The former Talking Head has rarely sounded as
vital. Where Grown Backwards misses, it is the
sound of an icon fully utilizing his space for a
shrugged-off experiment.

By Hussain Rahim
Daily Arts Writer
Although hip-hop had a brief love
affair with jazz in the early '90s, the
connection was only tangential as
rap artists used jazz as samples for
their beats. While jazz's influence
on today's hip-
hop is nearly El-P
some artists still High Water
tap into this con- Thirsty Ear
nection. Since
many of the rappers who spearhead-
ed the past movement were largely
on the outskirts of the mainstream
(The Pharcyde, Digable Planets, A
Tribe Called Quest), who better to
re-introduce these lost loves than
the genre pushing outsider El-P. The
underground hip-hop beat architect
and Def Jux labelhead decided to
cut out the rapping altogether and
produce a straight-ahead jazz album
- almost.*
The recording process involved El-P
bringing in skeletal compositions,

which he then presented to the mem-
bers of the Blue Series Continuum.
They then improvised to make the
final pieces heard on the record.
El-P's distinctive post-apocalyptic
production style cannot be diluted;
even in its most basic form, while
being interpreted by others, it domi-
nates the record. His doom-and-
gloom-infected production is
punctuated with nightmarish piano
chords, sinister flutes and distant
trumpets (El-P will score a horror
film one day, mark my word). On
songs like "Get Your Hand Off My
Shoulder, Pig" and "Sunrise Over
Brooklyn," the album's focus is most
clear, and on other tracks like "Get
Modal" the sound devolves into a
free-jazz cacophony which isn't as
nice to your ears.
Experimental, brave, but not
always good, High Water is a definite
step away from the Norah Jones
brand of Musak jazz that has taken
over America. Dissonant and grating,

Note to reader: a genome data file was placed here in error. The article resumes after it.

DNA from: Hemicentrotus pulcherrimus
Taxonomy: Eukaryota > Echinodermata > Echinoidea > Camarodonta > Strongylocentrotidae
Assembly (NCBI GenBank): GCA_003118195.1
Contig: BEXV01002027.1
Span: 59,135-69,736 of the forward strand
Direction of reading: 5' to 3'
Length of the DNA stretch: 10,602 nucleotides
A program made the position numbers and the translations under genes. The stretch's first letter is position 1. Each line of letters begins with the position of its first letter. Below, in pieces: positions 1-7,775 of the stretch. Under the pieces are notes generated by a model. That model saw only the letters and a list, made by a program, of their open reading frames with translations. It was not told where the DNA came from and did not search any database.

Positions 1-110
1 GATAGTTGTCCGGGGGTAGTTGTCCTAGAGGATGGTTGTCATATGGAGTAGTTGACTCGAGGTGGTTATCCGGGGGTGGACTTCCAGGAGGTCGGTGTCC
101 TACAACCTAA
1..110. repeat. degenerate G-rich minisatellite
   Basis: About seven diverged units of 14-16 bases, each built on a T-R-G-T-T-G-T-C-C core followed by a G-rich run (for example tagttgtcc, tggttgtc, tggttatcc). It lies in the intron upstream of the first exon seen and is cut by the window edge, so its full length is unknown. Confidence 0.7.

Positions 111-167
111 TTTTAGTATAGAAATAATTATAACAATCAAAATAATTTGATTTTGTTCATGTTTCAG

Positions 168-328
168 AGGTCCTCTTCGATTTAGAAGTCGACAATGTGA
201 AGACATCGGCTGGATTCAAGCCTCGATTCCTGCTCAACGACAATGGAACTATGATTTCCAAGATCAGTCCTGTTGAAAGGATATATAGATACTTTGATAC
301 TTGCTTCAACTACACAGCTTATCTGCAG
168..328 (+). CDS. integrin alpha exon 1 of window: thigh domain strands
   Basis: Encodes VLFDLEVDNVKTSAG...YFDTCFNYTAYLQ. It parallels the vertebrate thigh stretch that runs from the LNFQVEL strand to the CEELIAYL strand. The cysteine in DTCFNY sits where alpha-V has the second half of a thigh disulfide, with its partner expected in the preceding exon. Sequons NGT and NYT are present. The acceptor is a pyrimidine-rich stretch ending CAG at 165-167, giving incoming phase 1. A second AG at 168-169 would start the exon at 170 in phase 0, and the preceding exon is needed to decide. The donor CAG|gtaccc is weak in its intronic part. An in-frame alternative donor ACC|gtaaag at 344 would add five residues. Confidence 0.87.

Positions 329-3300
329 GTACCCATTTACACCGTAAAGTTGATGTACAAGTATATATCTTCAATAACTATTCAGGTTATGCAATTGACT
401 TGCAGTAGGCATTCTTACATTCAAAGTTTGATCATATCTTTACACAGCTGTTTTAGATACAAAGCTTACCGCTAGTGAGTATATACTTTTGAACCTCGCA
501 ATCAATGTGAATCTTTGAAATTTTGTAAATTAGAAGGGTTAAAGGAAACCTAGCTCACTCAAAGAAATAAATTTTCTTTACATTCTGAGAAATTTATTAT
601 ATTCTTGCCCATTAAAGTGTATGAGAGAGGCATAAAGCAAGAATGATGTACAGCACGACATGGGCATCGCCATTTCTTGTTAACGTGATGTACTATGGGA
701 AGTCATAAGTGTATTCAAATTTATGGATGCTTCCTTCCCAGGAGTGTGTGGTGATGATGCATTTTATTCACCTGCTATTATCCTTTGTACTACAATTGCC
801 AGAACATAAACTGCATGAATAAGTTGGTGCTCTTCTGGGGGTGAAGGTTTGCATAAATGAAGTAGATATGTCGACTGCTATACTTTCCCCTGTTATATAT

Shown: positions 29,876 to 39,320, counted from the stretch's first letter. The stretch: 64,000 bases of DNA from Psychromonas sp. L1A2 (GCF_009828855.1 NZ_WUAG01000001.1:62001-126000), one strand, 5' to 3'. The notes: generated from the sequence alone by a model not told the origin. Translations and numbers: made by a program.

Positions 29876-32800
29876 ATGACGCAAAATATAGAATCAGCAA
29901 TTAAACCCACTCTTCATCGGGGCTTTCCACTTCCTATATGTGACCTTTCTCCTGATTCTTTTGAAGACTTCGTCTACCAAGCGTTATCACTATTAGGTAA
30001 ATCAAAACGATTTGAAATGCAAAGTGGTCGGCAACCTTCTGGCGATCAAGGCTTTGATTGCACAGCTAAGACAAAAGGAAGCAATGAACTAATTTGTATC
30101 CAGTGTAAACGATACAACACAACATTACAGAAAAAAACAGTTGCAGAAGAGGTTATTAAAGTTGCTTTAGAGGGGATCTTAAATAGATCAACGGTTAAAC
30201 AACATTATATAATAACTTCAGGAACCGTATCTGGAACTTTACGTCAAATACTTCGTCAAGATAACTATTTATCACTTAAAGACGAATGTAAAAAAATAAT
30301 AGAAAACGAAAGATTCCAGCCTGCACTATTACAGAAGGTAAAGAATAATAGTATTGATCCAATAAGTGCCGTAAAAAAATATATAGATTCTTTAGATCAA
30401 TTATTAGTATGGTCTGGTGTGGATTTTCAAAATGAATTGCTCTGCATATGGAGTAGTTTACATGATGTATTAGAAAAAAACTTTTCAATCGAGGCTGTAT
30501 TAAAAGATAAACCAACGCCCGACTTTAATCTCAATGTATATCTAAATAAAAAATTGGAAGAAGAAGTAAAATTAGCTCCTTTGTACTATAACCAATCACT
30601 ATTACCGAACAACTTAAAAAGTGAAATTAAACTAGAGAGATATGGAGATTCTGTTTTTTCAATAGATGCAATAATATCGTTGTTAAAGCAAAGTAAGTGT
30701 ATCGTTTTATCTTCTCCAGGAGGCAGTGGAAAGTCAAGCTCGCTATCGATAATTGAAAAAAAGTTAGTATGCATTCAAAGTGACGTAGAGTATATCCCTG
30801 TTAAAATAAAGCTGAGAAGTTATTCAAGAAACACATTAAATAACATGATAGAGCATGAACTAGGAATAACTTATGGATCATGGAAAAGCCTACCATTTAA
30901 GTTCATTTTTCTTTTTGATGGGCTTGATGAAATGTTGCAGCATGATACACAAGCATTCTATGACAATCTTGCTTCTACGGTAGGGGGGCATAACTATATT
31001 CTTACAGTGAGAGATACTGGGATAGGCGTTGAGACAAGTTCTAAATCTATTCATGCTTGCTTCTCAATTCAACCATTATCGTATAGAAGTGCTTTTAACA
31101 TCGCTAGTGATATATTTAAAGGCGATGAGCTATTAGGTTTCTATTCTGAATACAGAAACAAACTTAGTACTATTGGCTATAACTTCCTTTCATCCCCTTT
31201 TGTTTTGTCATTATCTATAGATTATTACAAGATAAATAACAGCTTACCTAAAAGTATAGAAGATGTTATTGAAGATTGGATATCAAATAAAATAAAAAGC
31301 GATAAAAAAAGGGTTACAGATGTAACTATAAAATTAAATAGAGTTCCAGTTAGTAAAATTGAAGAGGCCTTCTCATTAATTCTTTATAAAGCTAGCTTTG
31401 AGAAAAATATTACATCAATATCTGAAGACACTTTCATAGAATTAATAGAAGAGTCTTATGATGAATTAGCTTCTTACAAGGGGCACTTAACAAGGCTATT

much like El-P's music, this is not
for everyone, but for those brave
enough to venture a listen, there is
some good to be found.

Frusciante kicks habit but still Collides with People

By Joel Hoard
Daily Arts Writer
On Shadows Collide with People, his
fourth solo record, Red Hot Chili Pep-
pers guitarist John Frusciante still
sounds like a man who's happy just to
be alive. Five years after kicking a nasty
heroin habit, his demons still haunt him,
but by this point, at least, he's come to
grips with his past. Take for example
the reflective "Second Walk," on which

he sings "I've paid it off and paid for it
again / All these miserable feelings
never end / But to ......._..._
fall and be down's John
something I tran- .i
scend." Frusclante

Frusciante opts
for a more sub-
dued sound on
Shadows than in
his work with the

Collide with

ers. As a songwriter, he shows a knack
for dulcet melodies and dramatic
Though possessing only average
vocal talents, Frusciante still sings with
confidence and raw emotion on songs
like the brooding opener "Caravel,"
wherein he issues a Cobain-esque howl,
and the serene "Ricky."
It's hard not to feel happy for John
Frusciante while listening to Shadows
Collide with People. Maybe all those
miserable feelings will never end, but at
least he's getting on with life.

Chili Peppers, and he abandons funky
pop-rock riffs for simple strummed
acoustic guitars and droning synthesiz-

t ."A voice so beautiful it's almost impossible to

The Ark

avoid falling under her spell"

316 S. Main Street
Wednesday, March 24th